How to Repair Torn Drywall Paper

A round hole in wall with drywall peeling.
  • 1-3 hours
  • Beginner
  • 10-100
What You'll Need
Utility knife
Sandpaper or power sander
Drywall primer
Drywall joint compound
Putty knife

It doesn’t take much to tear drywall paper. Instead of painting over the torn paper, which usually results in a bad paint job, repairing it will save you time and money. Fortunately, repairing torn drywall paper is a simple process that takes little time and skill. By following these simple steps, you can properly prepare your surface for whatever you have planned.

Step 1 - Remove the Loose Paper

The first thing you want to do is remove all the loose drywall paper surrounding the torn area. Use a utility knife to safely cut away jagged or loose paper. You want the edges of the tear to be as smooth as possible next to the wall. You also want to make sure to avoid any signs of peeling paper. To accomplish this, gently peel away any portions of the paper that are loose and then cut a smooth edge.

Step 2 - Sand the Area

A sander working on a wall.

With the edges smooth and neat, hit the area with a little sandpaper. You can do this by hand or with a power sander. Sanding at this step will help ensure the primer goes on smoothly without any interference. It’s recommended to use a fine grit sandpaper for this step.

WARNING: Put on gloves, safety glasses and a face mask before you start sanding.

Step 3 - Apply Primer

After the area is sanded, apply a little primer to the paper. Cover the edges completely and overlap the primer onto the damaged portions. The primer will help prevent the paper from sucking up the majority of the joint compound’s moisture. There are a lot of different kinds of primer on the market, including spray cans and white shellac. Just make sure that the primer isn’t water-based.

Step 4 - Cover With Joint Compound

A putty knife applying joint compound to a yellow wall.

Allow the primer to dry before applying joint compound. Using a putty knife, spread the joint compound in a thin layer across the area. You should extend the coverage to a few inches beyond the torn portion. You also want to apply the compound evenly.

TIP: Joint compound (also known as "drywall mud") generally takes 24 hours to dry, unless you use thinner coats or special kinds. Consider using a fast-setting joint compound to speed up the process. For example, you can use all-purpose joint compound which takes 2-3 hours to dry, or use a powdered compound you add water to known as "hot mud," which takes 1 hour to dry at the most. You can also speed up dry time buy by putting on less compound per coat.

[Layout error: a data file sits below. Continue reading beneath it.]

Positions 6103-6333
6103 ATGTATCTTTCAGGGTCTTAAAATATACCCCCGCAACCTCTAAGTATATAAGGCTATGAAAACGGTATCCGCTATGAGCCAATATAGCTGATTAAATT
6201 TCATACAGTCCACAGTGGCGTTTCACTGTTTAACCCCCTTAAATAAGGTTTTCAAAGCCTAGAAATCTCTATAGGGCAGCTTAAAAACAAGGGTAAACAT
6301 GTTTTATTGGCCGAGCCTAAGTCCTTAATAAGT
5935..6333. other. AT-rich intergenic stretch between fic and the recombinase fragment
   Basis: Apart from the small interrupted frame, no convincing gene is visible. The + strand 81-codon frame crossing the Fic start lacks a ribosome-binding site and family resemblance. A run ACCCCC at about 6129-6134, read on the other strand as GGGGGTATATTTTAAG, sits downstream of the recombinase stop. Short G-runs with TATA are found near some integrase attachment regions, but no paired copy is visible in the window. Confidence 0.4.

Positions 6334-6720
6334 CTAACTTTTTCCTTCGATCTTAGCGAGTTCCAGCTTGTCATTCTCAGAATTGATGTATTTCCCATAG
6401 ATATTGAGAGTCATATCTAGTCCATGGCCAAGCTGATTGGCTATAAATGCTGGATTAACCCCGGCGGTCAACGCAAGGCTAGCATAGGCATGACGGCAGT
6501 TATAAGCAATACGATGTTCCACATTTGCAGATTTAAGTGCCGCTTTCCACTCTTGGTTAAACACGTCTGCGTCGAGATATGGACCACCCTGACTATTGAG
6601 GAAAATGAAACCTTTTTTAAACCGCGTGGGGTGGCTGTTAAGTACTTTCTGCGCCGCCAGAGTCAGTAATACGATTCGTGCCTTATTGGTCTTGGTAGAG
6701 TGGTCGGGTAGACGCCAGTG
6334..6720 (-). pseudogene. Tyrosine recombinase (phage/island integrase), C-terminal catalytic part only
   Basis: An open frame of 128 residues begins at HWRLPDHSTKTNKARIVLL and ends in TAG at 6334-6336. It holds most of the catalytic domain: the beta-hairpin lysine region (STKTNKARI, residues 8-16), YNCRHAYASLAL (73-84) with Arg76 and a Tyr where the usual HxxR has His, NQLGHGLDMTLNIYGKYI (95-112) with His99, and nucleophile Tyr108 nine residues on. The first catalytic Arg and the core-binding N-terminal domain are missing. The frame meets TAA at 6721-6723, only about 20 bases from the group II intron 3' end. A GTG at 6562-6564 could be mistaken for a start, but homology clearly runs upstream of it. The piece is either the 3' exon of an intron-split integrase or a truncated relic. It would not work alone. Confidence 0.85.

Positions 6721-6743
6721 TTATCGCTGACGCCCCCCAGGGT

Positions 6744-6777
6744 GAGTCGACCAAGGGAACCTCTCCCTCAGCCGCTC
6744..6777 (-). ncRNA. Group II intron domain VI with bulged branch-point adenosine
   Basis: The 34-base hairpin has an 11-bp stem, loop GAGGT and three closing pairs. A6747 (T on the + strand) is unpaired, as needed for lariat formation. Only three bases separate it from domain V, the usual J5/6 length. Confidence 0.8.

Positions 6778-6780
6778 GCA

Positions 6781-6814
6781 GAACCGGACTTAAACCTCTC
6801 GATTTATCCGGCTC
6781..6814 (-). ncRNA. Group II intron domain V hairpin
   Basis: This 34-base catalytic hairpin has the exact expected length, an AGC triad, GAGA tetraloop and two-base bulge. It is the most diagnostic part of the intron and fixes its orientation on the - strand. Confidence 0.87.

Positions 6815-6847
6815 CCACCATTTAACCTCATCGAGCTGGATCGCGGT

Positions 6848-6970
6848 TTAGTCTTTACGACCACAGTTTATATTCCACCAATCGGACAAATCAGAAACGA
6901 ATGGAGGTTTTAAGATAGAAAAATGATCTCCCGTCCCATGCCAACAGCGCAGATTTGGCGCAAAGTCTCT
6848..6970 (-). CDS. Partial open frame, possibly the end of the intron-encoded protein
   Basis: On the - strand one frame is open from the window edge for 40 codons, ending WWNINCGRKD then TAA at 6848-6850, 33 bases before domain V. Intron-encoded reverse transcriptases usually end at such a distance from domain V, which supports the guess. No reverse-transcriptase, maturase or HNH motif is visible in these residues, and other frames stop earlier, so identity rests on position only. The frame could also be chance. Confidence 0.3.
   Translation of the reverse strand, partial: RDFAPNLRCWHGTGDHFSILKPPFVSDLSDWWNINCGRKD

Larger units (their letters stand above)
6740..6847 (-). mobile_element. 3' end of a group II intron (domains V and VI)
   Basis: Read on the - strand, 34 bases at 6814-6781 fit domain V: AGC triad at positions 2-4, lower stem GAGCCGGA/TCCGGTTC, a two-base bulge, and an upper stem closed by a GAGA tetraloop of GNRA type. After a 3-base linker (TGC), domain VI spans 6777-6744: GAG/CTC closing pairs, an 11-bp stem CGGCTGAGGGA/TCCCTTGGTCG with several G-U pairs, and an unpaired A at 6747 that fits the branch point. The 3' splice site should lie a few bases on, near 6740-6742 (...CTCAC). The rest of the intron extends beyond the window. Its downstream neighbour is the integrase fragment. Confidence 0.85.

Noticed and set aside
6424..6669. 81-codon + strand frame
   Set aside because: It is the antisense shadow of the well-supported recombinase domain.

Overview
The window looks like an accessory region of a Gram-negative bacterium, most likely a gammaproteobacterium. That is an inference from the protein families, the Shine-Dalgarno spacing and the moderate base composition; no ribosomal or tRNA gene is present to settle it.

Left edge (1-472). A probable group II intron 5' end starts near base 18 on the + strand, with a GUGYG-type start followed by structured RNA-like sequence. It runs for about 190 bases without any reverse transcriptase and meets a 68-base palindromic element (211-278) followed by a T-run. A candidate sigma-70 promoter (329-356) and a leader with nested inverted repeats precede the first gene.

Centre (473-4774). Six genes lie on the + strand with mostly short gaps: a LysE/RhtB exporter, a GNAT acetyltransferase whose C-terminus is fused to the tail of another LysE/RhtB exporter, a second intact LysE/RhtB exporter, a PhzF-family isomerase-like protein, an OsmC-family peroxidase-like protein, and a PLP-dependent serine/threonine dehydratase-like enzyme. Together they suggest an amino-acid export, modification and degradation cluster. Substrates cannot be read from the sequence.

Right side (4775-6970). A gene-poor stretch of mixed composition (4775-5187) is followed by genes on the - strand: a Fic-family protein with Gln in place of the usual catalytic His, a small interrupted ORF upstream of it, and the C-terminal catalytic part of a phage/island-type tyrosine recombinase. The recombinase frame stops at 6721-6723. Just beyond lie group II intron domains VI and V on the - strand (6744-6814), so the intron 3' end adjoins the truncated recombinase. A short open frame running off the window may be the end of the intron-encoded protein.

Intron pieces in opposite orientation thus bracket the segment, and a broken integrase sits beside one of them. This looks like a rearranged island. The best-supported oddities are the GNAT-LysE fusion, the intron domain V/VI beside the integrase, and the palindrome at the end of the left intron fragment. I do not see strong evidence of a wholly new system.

Step 5 - Sand the Joint Compound

You can use a fine grit sandpaper to smooth out the area once the joint compound dries. Another option is to use wet sand. Wet sand will not produce fine dust and works by gently removing the high points and pushing the excess into the low points. Using wet sand will take longer to dry and you need to wait until the surface is hard before sanding.

Step 6 - Apply an Additional Layer of Joint Compound

After sanding the surface, it’s a good idea to apply another layer of joint compound, especially if the area is uneven. Applying another layer will also help smooth over the edges of the torn paper and will produce a better end product. If a second layer doesn’t do the trick, then repeat the process until the area is nice and smooth. Try and avoid applying too much compound, however, as this will create a slight bulge.

Step 7 - Apply Primer Again

A wall with a paint roller applying primer to it.

Once you are satisfied with the smoothness of the paper, it’s time to add a final primer coat. The primer will seal in everything and prepare the wall for a good layer of paint. If you skip this step, you run the risk of flashing. Flashing is when a portion of the wall produces a sheen that looks different from the rest of the wall.

Step 8 - Paint Over the Area

The final step in repairing torn wallpaper is painting. If you followed the steps, the paint should adhere nicely to the wall and that torn seam should disappear under the new layer of paint. Using the primer to seal in the previous step should make painting a lot easier.

In an ideal world, it’s best to try and avoid tearing drywall paper. To prevent unnecessary tears, score the surface with a utility knife before removing trim or baseboards. Not only will this save you the time it takes to repair the paper, but it will also save you from having to buy additional supplies.